How to Draw the Head from Every Angle: Part Three | Nina Rycroft | Skillshare

How to Draw the Head from Every Angle: Part Three

Nina Rycroft, Picture Book Illustrator

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8 Lessons (20m)
    • 1. Welcome

      2:00
    • 2. Drawing the Head on the X-Axis

      3:30
    • 3. Drawing the Head on the Y-Axis

      2:08
    • 4. Drawing the Head on the Z-Axis

      3:11
    • 5. Facial Expression on the X-Axis

      3:45
    • 6. Facial Expression on the Y-Axis

      2:00
    • 7. Facial Expression on the Z-Axis

      2:36
    • 8. To Finish

      1:12

About This Class

Building on what you learnt in Part One and Part Two, you will get fully acquainted with your character by drawing their head on the X-Axis, Y-Axis and Z-Axis, adding facial expression and creating a character reference sheet. The valuable reference that you create in this class is guaranteed to save you hours of time and potential mistakes when moving forward with any project.

After completing this series, you will truly know your character, allowing you to move away from the practicalities of how to draw your character correctly, to feeling confident enough to focus on expression and artistic style.

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In this class, you will need ...

  • your 3D model
  • a led pencil, a conté pencil (optional)
  • a blue coloured pencil
  • an eraser
  • a sharpener
  • a smudge stick (optional)
  • a long ruler
  • a large sheet of paper (I used an A2 pad of bank paper)

To recap, below are links to ...

How to Draw the Head from Every Angle: Part One
http://skl.sh/2gmpXaB

How to Draw the Head from Every Angle: Part Two
http://skl.sh/2glN2fS

Interested in character design? 

Below is my series of Skillshare classes that walk you through the entire process of how to illustrate a character from start to finish. Use this series to either brush-up on a particular skill or work your way through, for a comprehensive guide.

Nina's Skillshare Character Design Series

  1. Face Facts: Beginners Guide to Drawing a Self Portrait
  2. Face Shapes: Draw a Series of Character Using Simple Shapes 
  3. 101 Guide to Drawing Eyes
  4. Emoji Me: The art of Facial Expression
  5. How to Draw the Head From Every Angle: Part One
  6. How to Draw the Head From Every Angle: Part Two
  7. How to Draw the Head From Every Angle: Part Three
  8. Draw a Circus of Characters: Exploring Body Shape and Proportion
  9. Draw a Circus of Movement: Simple Techniques to Bring Characters to Life
  10. Draw a Circus of Line & Gesture: Design a Picture Book Character From Start to Finish
  11. Watercolor Magic: One Character Five Ways
  12. Illustration Masterclass - Exploring Technique and Style
  13. Learn to Use Procreate: Design and Illustrate a Bear Character

Transcripts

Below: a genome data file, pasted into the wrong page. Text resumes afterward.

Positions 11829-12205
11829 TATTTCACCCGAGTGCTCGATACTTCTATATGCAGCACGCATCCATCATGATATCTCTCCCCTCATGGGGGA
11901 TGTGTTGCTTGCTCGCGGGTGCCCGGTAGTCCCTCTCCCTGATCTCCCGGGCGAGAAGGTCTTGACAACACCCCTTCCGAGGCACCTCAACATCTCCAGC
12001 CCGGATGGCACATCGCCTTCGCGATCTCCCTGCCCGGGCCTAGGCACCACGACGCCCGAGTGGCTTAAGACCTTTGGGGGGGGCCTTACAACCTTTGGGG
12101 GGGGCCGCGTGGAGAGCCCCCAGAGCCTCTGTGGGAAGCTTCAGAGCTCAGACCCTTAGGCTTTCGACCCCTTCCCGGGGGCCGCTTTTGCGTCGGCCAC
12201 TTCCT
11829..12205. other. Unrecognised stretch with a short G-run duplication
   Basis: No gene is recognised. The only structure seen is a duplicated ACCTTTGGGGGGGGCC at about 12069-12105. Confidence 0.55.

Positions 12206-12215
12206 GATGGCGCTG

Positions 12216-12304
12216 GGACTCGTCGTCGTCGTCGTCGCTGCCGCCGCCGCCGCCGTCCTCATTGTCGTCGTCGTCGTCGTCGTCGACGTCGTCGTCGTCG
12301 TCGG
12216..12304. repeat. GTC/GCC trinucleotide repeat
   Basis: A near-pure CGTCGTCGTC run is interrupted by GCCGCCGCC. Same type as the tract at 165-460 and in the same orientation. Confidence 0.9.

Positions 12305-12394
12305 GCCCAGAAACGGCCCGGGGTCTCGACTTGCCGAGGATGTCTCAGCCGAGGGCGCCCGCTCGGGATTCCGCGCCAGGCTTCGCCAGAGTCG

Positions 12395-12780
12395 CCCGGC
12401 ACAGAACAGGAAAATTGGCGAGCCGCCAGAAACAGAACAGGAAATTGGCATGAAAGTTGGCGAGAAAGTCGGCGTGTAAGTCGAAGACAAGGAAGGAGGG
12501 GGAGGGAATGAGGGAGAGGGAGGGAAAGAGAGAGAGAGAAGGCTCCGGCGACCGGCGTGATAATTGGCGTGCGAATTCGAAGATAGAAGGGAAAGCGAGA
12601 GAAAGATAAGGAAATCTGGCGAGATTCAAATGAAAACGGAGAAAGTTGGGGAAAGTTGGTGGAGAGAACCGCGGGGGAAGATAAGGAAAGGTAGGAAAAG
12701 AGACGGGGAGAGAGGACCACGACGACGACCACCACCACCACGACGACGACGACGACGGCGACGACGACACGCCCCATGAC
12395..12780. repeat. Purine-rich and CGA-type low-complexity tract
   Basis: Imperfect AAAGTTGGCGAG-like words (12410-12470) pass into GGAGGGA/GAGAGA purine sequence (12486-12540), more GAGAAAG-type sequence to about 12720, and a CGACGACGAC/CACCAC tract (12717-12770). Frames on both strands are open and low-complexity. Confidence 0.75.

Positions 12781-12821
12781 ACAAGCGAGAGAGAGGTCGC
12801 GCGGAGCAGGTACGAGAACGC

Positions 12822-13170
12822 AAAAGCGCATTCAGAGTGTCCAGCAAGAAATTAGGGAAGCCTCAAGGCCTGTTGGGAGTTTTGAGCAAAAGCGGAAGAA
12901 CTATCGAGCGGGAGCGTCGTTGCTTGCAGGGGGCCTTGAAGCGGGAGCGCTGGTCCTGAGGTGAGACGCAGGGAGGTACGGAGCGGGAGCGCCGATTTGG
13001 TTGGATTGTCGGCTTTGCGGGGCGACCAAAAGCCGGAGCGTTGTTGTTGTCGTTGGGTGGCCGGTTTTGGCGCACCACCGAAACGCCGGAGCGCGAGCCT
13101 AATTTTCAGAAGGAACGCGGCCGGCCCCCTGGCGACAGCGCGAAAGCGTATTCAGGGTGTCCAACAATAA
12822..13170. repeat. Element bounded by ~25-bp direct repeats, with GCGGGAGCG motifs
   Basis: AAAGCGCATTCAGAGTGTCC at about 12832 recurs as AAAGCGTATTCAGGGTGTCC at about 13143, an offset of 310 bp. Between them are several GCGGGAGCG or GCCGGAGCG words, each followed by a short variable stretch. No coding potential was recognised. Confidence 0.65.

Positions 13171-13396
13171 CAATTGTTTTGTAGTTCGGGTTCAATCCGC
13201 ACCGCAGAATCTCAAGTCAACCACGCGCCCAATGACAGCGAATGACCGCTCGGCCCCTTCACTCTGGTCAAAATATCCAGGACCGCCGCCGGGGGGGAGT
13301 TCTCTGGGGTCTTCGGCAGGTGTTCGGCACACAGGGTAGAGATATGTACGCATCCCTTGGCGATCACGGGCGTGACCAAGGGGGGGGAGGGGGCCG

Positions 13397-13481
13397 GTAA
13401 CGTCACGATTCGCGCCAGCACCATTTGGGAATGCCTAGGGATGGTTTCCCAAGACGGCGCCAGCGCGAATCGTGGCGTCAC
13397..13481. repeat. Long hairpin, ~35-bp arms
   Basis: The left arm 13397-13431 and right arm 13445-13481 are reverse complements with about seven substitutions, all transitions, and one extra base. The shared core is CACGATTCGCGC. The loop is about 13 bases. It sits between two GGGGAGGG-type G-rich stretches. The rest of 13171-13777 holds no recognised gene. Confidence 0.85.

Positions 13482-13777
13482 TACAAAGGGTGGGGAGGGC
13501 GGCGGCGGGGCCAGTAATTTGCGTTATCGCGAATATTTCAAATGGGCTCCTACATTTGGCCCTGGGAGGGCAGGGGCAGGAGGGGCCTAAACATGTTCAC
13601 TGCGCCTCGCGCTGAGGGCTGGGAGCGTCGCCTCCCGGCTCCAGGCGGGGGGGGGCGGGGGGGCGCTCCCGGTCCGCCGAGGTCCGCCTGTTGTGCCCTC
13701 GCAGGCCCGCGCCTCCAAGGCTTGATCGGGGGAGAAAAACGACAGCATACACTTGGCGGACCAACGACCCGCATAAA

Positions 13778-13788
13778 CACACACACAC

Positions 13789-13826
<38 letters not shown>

1. Welcome: Welcome to the third and final class on how to draw the head from every angle. In part one, we learned about the basic structure of the head, applying this information to our own characters, and then drawing our character's head rotating on the y axis. Part two was much more hands on, building and getting to know our characters from the ground up. Learning to use front and side view drawings from part one, to help us make our 3D clay models of our character's head. Now finally in part three, all your hard work is going to finally pay off. In this class, I'm going to show you how to use your 3D model to draw your character's head on the x, y, and z axis. I'll then add to this by layering in facial expression and show you how this will literally bring your characters to life. The reference that you create in this class will not only guarantee to save you hours of time and potential mistakes when moving forward with a picture book or a storyboard of some kind, but more importantly, you'll continue to develop a familiarity with your character and this will in effect, move you away from copying your character to knowing your character and this will have a huge impact on the quality of the illustrations that you end up with. In this class, you'll need your 3D model, a lead pencil, a conte pencil, and a blue colored pencil. You´ll also need an eraser, a sharpener, I'm using a smudge stick for some of the work and a long ruler, and you'll also need a large sheet of paper. I like to use an A2 bank pad as it's fairly inexpensive, it's really smooth and it's also thin enough to be able to seen through. If you like this class or find any of the information helpful, please leave a review as it gives the class more visibility on skill share so that more people can find it and take part. I can't wait to get started. If you want to join me, click on the enroll button and I'll see you shortly. 2. Drawing the Head on the X-Axis: In this lesson, I'll show you how to draw your character's head rotating on the x-axis. The x-axis is basically when your character's head moves up and down. Here, I've divided my paper in half, vertically, horizontally, and diagonally. This will give me the x, y, and z axis. I'm now using an egg cup to trace a circle in the center of the page and two circles out along each axis line. From the center, you can see how that character's head is going to tilt up and down along that x-axis line. I'm going to torn and place the sheet underneath. My paper is thin enough that I can see through and use it as a guide for my multiple drawings on top. Using the guidelines from the page underneath, I'm now drawing the front view of my character's head. The first drawing will be in the very center of the page where all the access lines cross. I'm making sure to keep my character's head within the circle guide. Along the x-axis, I'm now going to draw my character's head looking up, tilting their head about 30 degrees. You can see that is sit much lower when you tilt the head up and the hair line is different as well. You can see much less of the top of their head and can see a lot more of underneath the chin area. You can also see under there nose and and also the hare comes underneath the actual head itself. Tilting their head up another 30 degrees, you can see how different the character looks. Again, the ears much lower down. There's a lot more chin area. You can also define where the jaw sits. You can also see write up under the nose. Sometimes the chicks may even cover where the eyes rest. You can see the entire hairline is very different. You can hardly see the top of their head. Now, from the center character, we're going to start tilting the character's head the opposite way. We're going to tilt it 30 degrees down and draw the character looks like from this angle, you can seen a far more of the top of their head. You hardly see the chin area and you probably won't see the neck either. You can see just the lid of the eyes, but not much more than that. Now, tilting the character's head another 30 degrees down, you're looking at the character pretty much from above. I have a slightly different angle to what you see in the camera. But you can see a much larger mass of hair. You can see the character's cheeks and the nose, a little hint of the eyes, but the eyebrows sit quite closely above the eyes and you don't see the chin or the neck at all. Here, we have at the character's head tilting up and down on the x-axis. 3. Drawing the Head on the Y-Axis: Welcome back. In this lesson, I'll show you how to draw your character's head rotating on the y-axis. The y-axis is when your character's head moves from left to right. Now, because we've covered this already in part 1, I won't go into as much detail, but we are rotating the character's head 30 degrees to one side. At this point, you can say most of the facial features have shifted to the left third of the head. There is a strong line marking the nose and the eye brow. You can see one eye completely and the other eyes is partly hidden behind the nose. Rotating the head another 30 degrees and you can see your character from the side. You will only see one eye, the side of the nose, the profile of the nose, the top lip, the bottom lip, the chin, and the ear sits much further back than we would have first thought. Now, I'm mirroring the character on the other side. We are doing all the facial features on the other third of the face, and the nose, the eyes, the cheeks, the mouth, and the neck. Like I did before, I'm mirroring the other side of the character. So drawing another sighed profile, my character looks very similar on both sides. But if your character has maybe a side piercing or since style hairline or an eye that looks different, it would be quite helpful to know what they look like on both sides. Here, we have my character's head rotating on the y-axis. In my next lesson, I'll be drawing the head tilting on the z-axis. 4. Drawing the Head on the Z-Axis: Welcome back. In this lesson, I'll be showing you how to draw a character's head moving on the z-axis. The z-axis is when you character's head tilts and moves up and down at the same time. You can see here, I'm not just tilting my character's head to the left 30 degrees, but I'm also tilting the head up 30 degrees at the same time. You can see how the character's head on the z axis is a movement between the x and the y-axis. Once again, I'm tilting the head up another 30 degrees, as well as to the side and another 30 degrees. You can see under the nose and the chin, and above the cheeks, you can just about see both of the eyes. You can seen also the hair, you can't see much at the top there hair, but you can see the hair going all the way around the head. From the center, we're now tilting the head down 30 degrees and to the other side 30 degrees and we have yet another look. You see a large mass for the top of the head, but you see very little of the chin and the neck and most of the features are moved to one-third of the face. Tilting the head down another 30 degrees and also to the side another 30 degrees, it's basically the top of the head on a tilt, seeing very little of the facial features, a little bit of the ear, and mostly the top of the head. Mirroring the same on the other side, here we've tilted the head down 30 degrees and to the left 30 degrees, drawing the head to the side and slightly and looking down. Taking it one step further and we tilt the head for another 30 degrees down and another 30 degrees across and you mostly see the top of the head and little bit of the nose and absolutely no chin or neck. I'm going to do the same now, looking up, moving up 30 degrees and also to the right, another 30 degrees and we're seeing a very different view, so much less of the top of the head and the hair, and much more of the chin, under the chin and under the nose area. Taking it one step further, and we're looking at the head tilted another 30 degrees up and to the side and you can see right under the chin and you can see that hairline going right around the face and you can see right under the nose and the eyebrows. Here we have it, my character's head drawn on the z axis. In the next lesson, I'm going to bring my characters to life by combining both the head movement and facial expression. 5. Facial Expression on the X-Axis: Welcome back. In this lesson, I'm going to show you how I bring my characters to life by combining both the head movement with the facial expression. Using a blew pencil, I've traced three rows of four showing my character's head in different positions. One line shows four variations of the head moving on the x-axis. The second line shows four variations of the head moving on the y-axis, and the last line shows variations of my character's head moving on the z-axis. Now it's time to layer different facial expressions over the top of these head positions. If you haven't done so already, you might like to enroll in my emoji me, the art of facial expression class, where I walk you through the six basic emotions as well as the sub promotions that branch out from the basic six. Let's get started. hear I am drawing the line of characters on the x-axis. This character is looking down, and I'm going to make the face look a little bit angry. I've got the eyebrows pointing in at the center, and I'm just drawing with them a darker pencil now over the top of the blue line. You can seen how that works really well, the dark pencil stands out and the blue line is not quite far back. I'm doing the opposite now. I'm drawing my character, looking up at the clouds, looking up at the sky, could be looking up at anything, but it's quite handy to known what the character looks like from this angle. So you can see, I'm drawing the eyes almost closed. Maybe it's full of billion excitement in the eyes and the expression is closed. I'm going to make this character look really happy. I'm going to draw the mouth stretched across. Now because we're at this angle, the mouth is curved the other way. Even though we are smiling and I'm pushing the cheeks up as well with the size of the mouth, and here the ear is actually quite low down and you can just see that the hairline all the way around on that character. For this one I'm drawing the character looking down. I'm not just tracing, I also have my 3-D model with me, so I'm referring to the model and also the trace. I found that when I have all these different types of reference, I get a much better idea of what I want my character to look like. This character is looking quite peaceful, and I'm not seeing much of the mouth will probably be very small indication of the mouth. Here we are with the fourth variation, and I'm tilting the head slightly, even though it's looking straight on, I'm just tilting the head so that I get a variation. I'm just deciding on what I'm going to do with the facial expression. I'm going to have the character looking up and possibly a little confused. I [inaudible] up in one push down, drawing in the here and down turned mouth, and here I have my full characters on the x-axis. 6. Facial Expression on the Y-Axis: Welcome back. Here I'll be layering facial expressions over the top of head positions on the y-axis. Here I'm drawing all the essential lines, I'm drawing the outline of the face. I'm still deciding on what emotion to place, I'm going to do, probably shocked. I've got a small mouth, and there's lots of white in those eyes. With my second character, you can seen I'm drawing and tracing the hairline, and I'm drawing the side of the face. I'm leaving a space where the eyelash may go, and I'm just placing where the eyes are going to go. They're closed at the moment, and that's quite happy actually. I've got a small mouth underneath, but what I'm going to do is just broaden that grin. Then I'm just drawing a line for where the cheek goes and the neck. Moving on to a bit of detail around the mouth, putting in some pupils, and moving on to the next character, where I'm going to start outlining the sides of the face, and so the essentials, I guess. Where the eyes are going to be positioned, the outline of the hair and the eyebrows. The final character is a side view, but I've just tilted the head up. I've moved the eyes so that the character looks like it's looking up. I'm keeping it really simple, the character got a lovely side profile. I'm just going to draw down the extension of the neck, and the chin, and keep it very simple. Here we have it, full variations of my characters head on the y-axis. Make sure to stick around and see the variations of my last set of characters. 7. Facial Expression on the Z-Axis: Welcome back and here I'll be layering facial expressions over the top of head positions on the z-axis. So here I have my character's head tilting up onto the side and I've elongated the neck so that's really captures head and neck is reaching up. I'm placing in the eyelashes, the eyebrows and a very wide grin. So with my second character, I'm placing the hair and the ears and I'm basically tracing all the essential positioning of the eyes and the nose, the hairline, the neck and the chin. I'm going to draw a sad face looking down. So here I'm just tracing the essentials, the hairline and my character's looking up and to the side. So I've got that nice elongated neck and I can see a little bit of the hair underneath the head as well and I can see underneath that nose also. The eyes nestle behind the cheeks and I'm opening the up to the eyes quite wide. So the eyebrows are going to be high as well and I'm just drawing the shape of the nose and the cheeks as well, I'm just putting in a funny tilted mouth. My final character is looking down and slightly to the side and so you'll see that tops of the eyes lids and the eyebrows quite high and you'll see the nose and the facial features arrow to the left side of the face. I'm not seeing much of the chin, and I've just got a lovely little neck line there too. Here we have it three rows of four showing my character's head in different positions. One line shows variation of the head moving on the x-axis, another line showing variations of the head with the motion on the y-axis, and the last line showing a variations of the head moving on the z-axis. I'm just adding in a bit of shading and detail, and then we have it. 8. To Finish: Well, congratulations. You've now completed the three-part series of how to draw the head from every angle. In part one, we learned about the basic structure of the head, applying this information to our own characters, and then drawing our character's head rotating on the y-axis. Part two is much more hands-on, building and getting to know our characters from the ground up. Learning to use front side view drawings from part one to help us make a 3D clay models of our character's head. Finally, in part three, we used our 3D models to draw our character's head on the x, y, and z axis with the addition of blaring in facial expression. For your project, if you post three drawings of your character's head, one on the x, one on the y, and one of the z-axis, then I'll send you my eye placement worksheet, where you can draw and explore your character even further. If you like this class or find any of the information helpful, please leave a review as it gives a class more visibility on Skill Share so that more people can find it and take part. Post your feedback and I look forward to seeing your projects.